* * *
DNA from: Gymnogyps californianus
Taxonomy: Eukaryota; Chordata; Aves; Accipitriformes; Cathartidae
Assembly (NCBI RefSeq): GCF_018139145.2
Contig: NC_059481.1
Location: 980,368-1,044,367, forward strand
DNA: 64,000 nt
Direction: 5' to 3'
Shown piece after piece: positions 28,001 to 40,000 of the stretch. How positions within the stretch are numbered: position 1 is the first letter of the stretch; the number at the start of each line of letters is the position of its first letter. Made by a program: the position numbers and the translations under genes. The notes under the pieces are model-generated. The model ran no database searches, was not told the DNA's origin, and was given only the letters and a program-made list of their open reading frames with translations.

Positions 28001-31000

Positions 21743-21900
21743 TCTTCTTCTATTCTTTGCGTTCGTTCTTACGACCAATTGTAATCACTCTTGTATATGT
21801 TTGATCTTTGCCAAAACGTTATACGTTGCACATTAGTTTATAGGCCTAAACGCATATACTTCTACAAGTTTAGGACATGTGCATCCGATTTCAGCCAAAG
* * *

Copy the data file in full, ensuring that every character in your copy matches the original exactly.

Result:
DNA from: Gymnogyps californianus
Taxonomy: Eukaryota; Chordata; Aves; Accipitriformes; Cathartidae
Assembly (NCBI RefSeq): GCF_018139145.2
Contig: NC_059481.1
Location: 980,368-1,044,367, forward strand
DNA: 64,000 nt
Direction: 5' to 3'
Shown piece after piece: positions 28,001 to 40,000 of the stretch. How positions within the stretch are numbered: position 1 is the first letter of the stretch; the number at the start of each line of letters is the position of its first letter. Made by a program: the position numbers and the translations under genes. The notes under the pieces are model-generated. The model ran no database searches, was not told the DNA's origin, and was given only the letters and a program-made list of their open reading frames with translations.

Positions 28001-31000

Positions 21743-21900
21743 TCTTCTTCTATTCTTTGCGTTCGTTCTTACGACCAATTGTAATCACTCTTGTATATGT
21801 TTGATCTTTGCCAAAACGTTATACGTTGCACATTAGTTTATAGGCCTAAACGCATATACTTCTACAAGTTTAGGACATGTGCATCCGATTTCAGCCAAAG